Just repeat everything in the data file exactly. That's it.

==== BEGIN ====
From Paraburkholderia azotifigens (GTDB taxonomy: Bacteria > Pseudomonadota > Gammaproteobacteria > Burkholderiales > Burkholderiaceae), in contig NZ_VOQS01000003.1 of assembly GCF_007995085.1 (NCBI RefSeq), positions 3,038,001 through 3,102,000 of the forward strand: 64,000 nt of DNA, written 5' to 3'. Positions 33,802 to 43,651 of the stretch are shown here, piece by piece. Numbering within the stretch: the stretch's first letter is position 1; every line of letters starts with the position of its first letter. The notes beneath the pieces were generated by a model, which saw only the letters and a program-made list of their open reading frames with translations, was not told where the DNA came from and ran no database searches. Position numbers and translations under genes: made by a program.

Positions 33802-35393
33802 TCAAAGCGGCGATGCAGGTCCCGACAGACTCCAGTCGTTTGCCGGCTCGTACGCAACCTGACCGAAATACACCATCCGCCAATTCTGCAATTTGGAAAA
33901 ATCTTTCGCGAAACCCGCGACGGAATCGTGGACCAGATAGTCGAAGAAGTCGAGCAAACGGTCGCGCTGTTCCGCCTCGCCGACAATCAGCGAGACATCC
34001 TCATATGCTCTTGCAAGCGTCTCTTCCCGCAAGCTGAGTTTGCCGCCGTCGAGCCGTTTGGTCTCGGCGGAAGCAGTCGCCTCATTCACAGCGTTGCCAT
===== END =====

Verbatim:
From Paraburkholderia azotifigens (GTDB taxonomy: Bacteria > Pseudomonadota > Gammaproteobacteria > Burkholderiales > Burkholderiaceae), in contig NZ_VOQS01000003.1 of assembly GCF_007995085.1 (NCBI RefSeq), positions 3,038,001 through 3,102,000 of the forward strand: 64,000 nt of DNA, written 5' to 3'. Positions 33,802 to 43,651 of the stretch are shown here, piece by piece. Numbering within the stretch: the stretch's first letter is position 1; every line of letters starts with the position of its first letter. The notes beneath the pieces were generated by a model, which saw only the letters and a program-made list of their open reading frames with translations, was not told where the DNA came from and ran no database searches. Position numbers and translations under genes: made by a program.

Positions 33802-35393
33802 TCAAAGCGGCGATGCAGGTCCCGACAGACTCCAGTCGTTTGCCGGCTCGTACGCAACCTGACCGAAATACACCATCCGCCAATTCTGCAATTTGGAAAA
33901 ATCTTTCGCGAAACCCGCGACGGAATCGTGGACCAGATAGTCGAAGAAGTCGAGCAAACGGTCGCGCTGTTCCGCCTCGCCGACAATCAGCGAGACATCC
34001 TCATATGCTCTTGCAAGCGTCTCTTCCCGCAAGCTGAGTTTGCCGCCGTCGAGCCGTTTGGTCTCGGCGGAAGCAGTCGCCTCATTCACAGCGTTGCCAT